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Publication numberUS5486557 A
Publication typeGrant
Application numberUS 08/291,170
Publication dateJan 23, 1996
Filing dateAug 16, 1994
Priority dateAug 16, 1994
Fee statusPaid
Publication number08291170, 291170, US 5486557 A, US 5486557A, US-A-5486557, US5486557 A, US5486557A
InventorsDenis W. Akerberg
Original AssigneeQo Chemicals, Inc.
Export CitationBiBTeX, EndNote, RefMan
External Links: USPTO, USPTO Assignment, Espacenet
Furfuryl alcohol-formaldehyde resins
US 5486557 A
Abstract
A composition for use as a binder for composite materials comprising a water-compatible furfuryl alcohol-formaldehyde resin and a minor amount of gamma-aminopropyltrimethoxysilane.
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Claims(6)
What is claimed is:
1. A composition for use as a binder for composite materials comprising:
a water-compatible furfuryl alcohol-formaldehyde resins said resin comprising the reaction product of furfuryl alcohol with formaldehyde in a molar ratio of at least 1:2, said resin containing not more than 10% by weight of water insoluble material; and
from about 0.15 to 0.30% by weight of gamma-aminopropyltrimethoxysilane based on the weight of the resin.
2. The composition of claim 1 in which said resin further contains not more than about 5% by weight of furfuryl alcohol.
3. The composition of claim 1 in which said resin comprises the reaction product of furfuryl alcohol with formaldehyde in the presence of a weak organic acid having a pKa of at least about 4.
4. The composition of claim 3 in which the organic acid is selected from the group consisting of adipic, acetic, propionic, butyric and succinic acids.
5. The composition of claim 3 in which said resin further contains not more than about 5% by weight of furfuryl alcohol.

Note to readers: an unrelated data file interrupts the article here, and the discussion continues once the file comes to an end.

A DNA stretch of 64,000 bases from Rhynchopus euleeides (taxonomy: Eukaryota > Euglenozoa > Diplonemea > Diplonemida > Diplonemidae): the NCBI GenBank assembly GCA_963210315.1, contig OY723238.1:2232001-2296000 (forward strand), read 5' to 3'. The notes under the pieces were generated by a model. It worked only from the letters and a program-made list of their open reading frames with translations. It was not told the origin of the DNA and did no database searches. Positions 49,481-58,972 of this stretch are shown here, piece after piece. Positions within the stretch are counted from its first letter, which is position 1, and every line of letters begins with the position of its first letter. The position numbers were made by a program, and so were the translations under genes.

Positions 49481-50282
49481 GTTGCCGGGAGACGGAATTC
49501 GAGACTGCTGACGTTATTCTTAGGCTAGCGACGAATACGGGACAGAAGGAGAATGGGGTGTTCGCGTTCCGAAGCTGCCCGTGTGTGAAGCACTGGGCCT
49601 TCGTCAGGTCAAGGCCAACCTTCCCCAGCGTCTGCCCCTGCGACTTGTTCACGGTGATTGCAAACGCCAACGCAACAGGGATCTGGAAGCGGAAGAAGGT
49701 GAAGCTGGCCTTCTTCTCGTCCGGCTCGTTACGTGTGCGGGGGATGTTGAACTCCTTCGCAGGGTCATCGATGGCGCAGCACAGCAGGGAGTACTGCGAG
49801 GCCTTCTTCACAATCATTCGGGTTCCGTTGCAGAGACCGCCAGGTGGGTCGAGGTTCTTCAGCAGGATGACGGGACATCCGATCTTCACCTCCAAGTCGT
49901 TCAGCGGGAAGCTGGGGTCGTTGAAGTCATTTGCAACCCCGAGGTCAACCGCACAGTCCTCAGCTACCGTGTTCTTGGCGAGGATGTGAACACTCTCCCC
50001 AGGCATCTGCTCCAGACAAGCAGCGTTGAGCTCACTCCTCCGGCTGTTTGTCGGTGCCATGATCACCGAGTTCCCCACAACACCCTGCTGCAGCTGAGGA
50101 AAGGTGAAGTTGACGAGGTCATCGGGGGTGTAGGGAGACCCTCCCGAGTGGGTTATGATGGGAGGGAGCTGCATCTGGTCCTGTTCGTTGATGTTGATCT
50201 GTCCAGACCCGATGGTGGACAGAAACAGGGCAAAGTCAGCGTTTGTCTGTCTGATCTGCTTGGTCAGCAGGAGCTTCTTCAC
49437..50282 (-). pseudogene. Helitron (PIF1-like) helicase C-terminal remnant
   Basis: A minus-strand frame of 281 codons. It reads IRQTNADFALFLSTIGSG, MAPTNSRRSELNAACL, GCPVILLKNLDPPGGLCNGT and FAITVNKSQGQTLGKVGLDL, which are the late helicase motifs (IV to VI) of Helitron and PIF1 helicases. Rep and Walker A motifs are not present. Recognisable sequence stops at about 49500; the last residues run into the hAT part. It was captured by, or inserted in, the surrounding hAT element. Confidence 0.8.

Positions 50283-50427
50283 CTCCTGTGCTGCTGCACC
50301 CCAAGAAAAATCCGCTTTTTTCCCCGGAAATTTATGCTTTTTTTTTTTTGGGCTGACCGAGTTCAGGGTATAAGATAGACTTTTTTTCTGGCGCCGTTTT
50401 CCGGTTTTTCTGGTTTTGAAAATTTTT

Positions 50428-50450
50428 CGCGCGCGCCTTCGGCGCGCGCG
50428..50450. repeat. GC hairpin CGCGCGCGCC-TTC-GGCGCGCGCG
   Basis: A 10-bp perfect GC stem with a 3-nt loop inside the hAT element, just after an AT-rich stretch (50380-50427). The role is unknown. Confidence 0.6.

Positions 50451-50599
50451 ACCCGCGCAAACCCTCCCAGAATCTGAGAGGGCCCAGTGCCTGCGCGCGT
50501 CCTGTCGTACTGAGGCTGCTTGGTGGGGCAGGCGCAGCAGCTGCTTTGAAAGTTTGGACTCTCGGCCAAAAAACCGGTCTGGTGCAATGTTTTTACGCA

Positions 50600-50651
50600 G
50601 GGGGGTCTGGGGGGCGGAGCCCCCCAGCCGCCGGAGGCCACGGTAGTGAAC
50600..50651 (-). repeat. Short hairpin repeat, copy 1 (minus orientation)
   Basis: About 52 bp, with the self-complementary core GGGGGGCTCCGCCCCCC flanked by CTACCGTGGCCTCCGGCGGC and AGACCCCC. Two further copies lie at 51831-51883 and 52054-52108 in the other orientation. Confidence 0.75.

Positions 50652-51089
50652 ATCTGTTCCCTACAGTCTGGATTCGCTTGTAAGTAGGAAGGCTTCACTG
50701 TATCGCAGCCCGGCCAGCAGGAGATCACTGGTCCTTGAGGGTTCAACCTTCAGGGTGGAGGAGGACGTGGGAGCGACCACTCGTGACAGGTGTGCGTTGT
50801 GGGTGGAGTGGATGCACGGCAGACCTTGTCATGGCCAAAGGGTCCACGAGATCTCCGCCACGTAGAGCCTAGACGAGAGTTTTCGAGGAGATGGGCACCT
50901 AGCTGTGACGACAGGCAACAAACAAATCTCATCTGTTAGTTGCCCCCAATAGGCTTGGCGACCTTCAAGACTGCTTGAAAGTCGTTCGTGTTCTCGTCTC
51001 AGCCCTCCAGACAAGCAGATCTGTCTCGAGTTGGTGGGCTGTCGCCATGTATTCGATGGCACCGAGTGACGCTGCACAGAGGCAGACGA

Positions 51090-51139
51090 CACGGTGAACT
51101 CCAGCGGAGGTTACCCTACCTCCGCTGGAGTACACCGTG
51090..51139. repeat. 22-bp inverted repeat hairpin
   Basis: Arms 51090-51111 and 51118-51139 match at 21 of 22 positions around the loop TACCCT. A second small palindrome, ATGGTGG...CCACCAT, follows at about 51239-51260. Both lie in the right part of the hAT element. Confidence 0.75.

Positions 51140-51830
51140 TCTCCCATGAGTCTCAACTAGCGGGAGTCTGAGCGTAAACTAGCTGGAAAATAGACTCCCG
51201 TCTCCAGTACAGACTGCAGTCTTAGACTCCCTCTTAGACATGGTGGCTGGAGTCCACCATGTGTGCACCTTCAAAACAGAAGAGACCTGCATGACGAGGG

6. The composition of claim 1 wherein said resin contains not more than about 5% by weight of water insolubles.
Description

This invention relates to furan resins and more particularly furfuryl alcohol-formaldehyde resins which are useful as binders for composite articles.

Resinous furfuryl alcohol-formaldehyde condensation products which when cured or set are useful as binders in the manufacture of composite articles such as wood particle boards, wafer board, oriented fiber board, matboard, hardboard, pressboard, various fiberglass articles and the like, and in the manufacture of low density non-molded composite articles such as acoustical tile and thermal insulating mats or boards, or to form insulation batting from glass fibers,

When using resins as binders it is desirable that the resins exhibit compatibility with water so as to permit dilution and thus facilitate application to the composite materials such as by spraying. To this end, the copending U.S. application Ser. No. 08/176,341 filed Dec. 29, 1993 by George S. Everett, George R. MacLennan and Michael C. Chen discloses furfuryl alcohol-formaldehyde resins which are highly compatible or dilutable with water and are very advantageous for use as binders for composite materials.

The furan resins described in the copending application Ser. No. 08/176,341 are referred to herein as "highly soluble furan-formaldehyde resins" and are characterized by exhibiting very high compatibility with water and when diluted with an excess amount of water 90% or more, preferably at least 95%, of the resin is soluble in the water. For example, when 5 grams of resin is added to 95 grams of water, at least 4.5 grams of the resin is soluble in the water. The high water compatibility of the resinous compositions is advantageous in that undesirable amounts of resin need not be discarded prior to use as a binder and greatly improved resin distribution on a composite substrate can be achieved with the resins having high water compatibility.

As used herein, the term "Water Insolubles" means the amount of residue (or solids) which settles out, after standing at least 8 hours in water, when 5.0 grams resin is added to 95.0 grams deionized water. The percentage of water insolubles can be calculated by the formula: ##EQU1##

As used herein the term "Water Compatibility" means the amount of resin that is soluble, after standing at least 8 hours in water, when 5.0 grams of resin is added to 95.0 grams deionized water. The percentage of water compatibility can be calculated by the formula: ##EQU2##

As can be seen, there is an inverse relationship between water compatibility and water insolubles--the lower the amount of water insolubles, the greater the water compatibility.